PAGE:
DON’T MAKE A MESS OF YOUR MESSAGE
(Part 11 of 12 of the “Navigating The VCP Process® To Networking” Series)

In Part 1, Part 2, Part 3 , Part 4, and Part 5 of this series, we introduced and re-introduced the concept and steps of The VCP Process® to Networking for our readers through brief anecdotes, relevant comparisons, and sometimes even humorous situations. For Parts 6 and 7 we even shared with you video trainings from the both of us.

In Part 8, we suggested some behaviors that you can use on a weekly basis to increase the number of referrals you receive. And, as a result, we got a couple phone calls complimenting us about how that particular blog post clearly outlined what type of behaviors a successful networker should be practicing on a weekly and monthly basis – and we were asked to provide more. We fulfilled that request in Part 9.

And, in Part 10, we addressed that ‘Mindset’ has as much to do with your success in networking as ‘Skillset’.

Today, we’re going to build upon all of the varying topics and techniques we’ve used to help you understand how best to Navigate The VCP Process® To Networking.

Let’s begin by asking you a very important question–What is the MOST famous speech in the history of the United States?  (Yes…we understand that many of our readers are internationally-based. We appreciate that very much. With that said, please bear with us and you too will be pleasantly surprised by the end of this post at what you’re about to learn.)

Okay. Now back to the question. What’s the MOST famous speech in the history of the United States?  Anyone? . . . Anyone?  Was it President John F. Kennedy (i.e., JFK) in which he said, “Ask not what your country can do for you, ask what you can do for your country.”?  Was it Dr. Martin Luther King (i.e. MLK) in which he said, “I have a dream that one day this nation will rise up, live out the true meaning of its creed: ‘We hold these truths to be self-evident, that all men are created equal’.”?  Or, was it Abraham Lincoln (i.e. Abe) in the Gettysburg Address in which he said, “Four score and seven years ago our fathers brought forth on this continent a new nation, conceived in liberty, and dedicated to the proposition that all men are created equal.”?  Have your voting ballots been placed? Are you ready for the answer?

Well, it was the Gettysburg Address by Abraham Lincoln. Yep, the Gettysburg Address.The SECOND most famous speech was Dr. Martin Luther King’s “I Have A Dream” and the THIRD most famous speech was John F. Kennedy’s “Ask Not What Your Country Can Do For You”.

Now, here are another 3 questions for you:  How long was MLK’s speech?  It was 1,651 words.  How long was JFK’s Inaugural Address on January 20th, 1961?  Well, it was 1,366 words.  How long was the Gettysburg Address? . . . Anyone?  It was only 272 words. It was only 2 minutes long. It was only 10 sentences.  Therefore, one could interpret that it was CLEAR, CONCISE, and COMPELLING. And, by being all three of these, the audience who was listening “got it” the first time Abraham Lincoln delivered his speech.  Did you know that there was actually a Featured Speaker that same day that spoke for over 2 hours? We didn’t. And, most people don’t know that either. His name was Edward Everett and this proves our point today.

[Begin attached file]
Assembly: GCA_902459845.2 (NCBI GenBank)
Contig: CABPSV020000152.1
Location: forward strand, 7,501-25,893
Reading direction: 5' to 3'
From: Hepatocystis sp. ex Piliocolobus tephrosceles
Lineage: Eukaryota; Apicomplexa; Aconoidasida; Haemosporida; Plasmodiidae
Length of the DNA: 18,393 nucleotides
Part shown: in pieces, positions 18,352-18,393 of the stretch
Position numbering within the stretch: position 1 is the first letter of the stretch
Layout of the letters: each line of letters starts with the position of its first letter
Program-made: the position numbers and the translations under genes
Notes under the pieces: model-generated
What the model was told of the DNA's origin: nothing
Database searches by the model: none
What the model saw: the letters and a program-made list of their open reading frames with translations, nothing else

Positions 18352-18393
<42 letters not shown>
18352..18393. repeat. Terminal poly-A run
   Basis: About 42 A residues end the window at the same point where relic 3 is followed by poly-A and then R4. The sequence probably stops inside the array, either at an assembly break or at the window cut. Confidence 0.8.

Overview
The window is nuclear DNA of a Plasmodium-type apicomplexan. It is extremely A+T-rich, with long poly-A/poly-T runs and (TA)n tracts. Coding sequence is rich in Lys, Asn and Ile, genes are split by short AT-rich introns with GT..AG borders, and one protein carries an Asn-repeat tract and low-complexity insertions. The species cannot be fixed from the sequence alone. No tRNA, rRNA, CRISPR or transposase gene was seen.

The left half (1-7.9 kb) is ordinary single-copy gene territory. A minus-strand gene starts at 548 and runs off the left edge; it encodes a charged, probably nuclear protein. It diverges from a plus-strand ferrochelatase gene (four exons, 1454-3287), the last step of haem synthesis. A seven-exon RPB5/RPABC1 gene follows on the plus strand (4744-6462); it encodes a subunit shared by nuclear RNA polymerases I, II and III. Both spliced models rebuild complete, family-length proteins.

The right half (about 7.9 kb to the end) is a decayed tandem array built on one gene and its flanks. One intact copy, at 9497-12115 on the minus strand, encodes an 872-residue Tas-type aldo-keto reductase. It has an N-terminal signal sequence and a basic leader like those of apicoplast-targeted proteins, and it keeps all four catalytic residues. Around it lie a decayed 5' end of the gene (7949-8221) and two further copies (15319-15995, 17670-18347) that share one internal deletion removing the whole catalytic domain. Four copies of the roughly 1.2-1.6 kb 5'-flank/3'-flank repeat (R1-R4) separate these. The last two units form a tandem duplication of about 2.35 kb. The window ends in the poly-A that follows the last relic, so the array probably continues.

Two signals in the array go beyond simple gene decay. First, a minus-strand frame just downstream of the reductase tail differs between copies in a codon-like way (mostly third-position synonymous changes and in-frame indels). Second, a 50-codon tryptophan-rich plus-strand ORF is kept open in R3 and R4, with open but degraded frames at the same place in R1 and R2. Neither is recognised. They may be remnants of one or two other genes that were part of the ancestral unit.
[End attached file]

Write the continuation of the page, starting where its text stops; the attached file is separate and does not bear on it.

So, our recommendation to each and every one of you reading this today is to tell this story to your BNI Chapters, Chambers of Commerce, and other Networking Groups you’re involved in.

We understand that many of you are from a variety of different countries. Yet, this doesn’t matter. It doesn’t dilute the important point that’s been made. After you tell your BNI Chapters, Chamber Members, and others whom you network with this story, let them know that you are going to work with everybody to make sure that their “messaging” is CLEAR, CONCISE, and COMPELLING.  Because, if it’s not…it simply won’t be as effective in today’s networking environments.

When people are concerned (i.e. fuss and complain) about what to do when the time allotted for their introductions (in BNI they’re called Sales Manager Minutes) gets cut down to 45 or 30 seconds due to a growing group or Chapter….reference this story.  When people are concerned (i.e. fuss and complain) about their Keynote Presentations getting cut down from 12 and 10 minutes to 8 and 6 minutes….reference this story.

In closing, let’s take a very valuable lesson from the History Books. If Abraham Lincoln could make such a difference and be remembered decades & decades later after delivering only 10 sentences, what are YOUR 10 SENTENCES that will make a massive impact on your network?
We thank you for reading today’s post and extend an invitation to be on the lookout for next month’s contribution to this series – Part 12 called “Using Social Media To Navigate The V-C-P Process®.”